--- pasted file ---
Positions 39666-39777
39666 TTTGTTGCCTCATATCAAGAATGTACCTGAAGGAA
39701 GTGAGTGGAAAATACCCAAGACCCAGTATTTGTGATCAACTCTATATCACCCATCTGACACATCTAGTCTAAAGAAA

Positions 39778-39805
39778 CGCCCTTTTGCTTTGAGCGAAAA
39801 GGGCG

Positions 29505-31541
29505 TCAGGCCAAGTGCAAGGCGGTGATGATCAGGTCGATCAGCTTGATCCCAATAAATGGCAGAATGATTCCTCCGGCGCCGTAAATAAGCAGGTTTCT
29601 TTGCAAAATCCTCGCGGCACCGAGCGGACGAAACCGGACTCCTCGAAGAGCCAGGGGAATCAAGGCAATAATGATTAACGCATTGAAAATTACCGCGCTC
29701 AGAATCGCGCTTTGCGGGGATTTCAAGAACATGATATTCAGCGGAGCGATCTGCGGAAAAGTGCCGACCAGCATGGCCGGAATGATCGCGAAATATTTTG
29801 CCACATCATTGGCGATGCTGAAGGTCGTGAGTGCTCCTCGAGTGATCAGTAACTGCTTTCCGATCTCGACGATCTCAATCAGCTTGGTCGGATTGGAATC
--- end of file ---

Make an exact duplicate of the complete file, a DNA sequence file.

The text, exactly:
Positions 39666-39777
39666 TTTGTTGCCTCATATCAAGAATGTACCTGAAGGAA
39701 GTGAGTGGAAAATACCCAAGACCCAGTATTTGTGATCAACTCTATATCACCCATCTGACACATCTAGTCTAAAGAAA

Positions 39778-39805
39778 CGCCCTTTTGCTTTGAGCGAAAA
39801 GGGCG

Positions 29505-31541
29505 TCAGGCCAAGTGCAAGGCGGTGATGATCAGGTCGATCAGCTTGATCCCAATAAATGGCAGAATGATTCCTCCGGCGCCGTAAATAAGCAGGTTTCT
29601 TTGCAAAATCCTCGCGGCACCGAGCGGACGAAACCGGACTCCTCGAAGAGCCAGGGGAATCAAGGCAATAATGATTAACGCATTGAAAATTACCGCGCTC
29701 AGAATCGCGCTTTGCGGGGATTTCAAGAACATGATATTCAGCGGAGCGATCTGCGGAAAAGTGCCGACCAGCATGGCCGGAATGATCGCGAAATATTTTG
29801 CCACATCATTGGCGATGCTGAAGGTCGTGAGTGCTCCTCGAGTGATCAGTAACTGCTTTCCGATCTCGACGATCTCAATCAGCTTGGTCGGATTGGAATC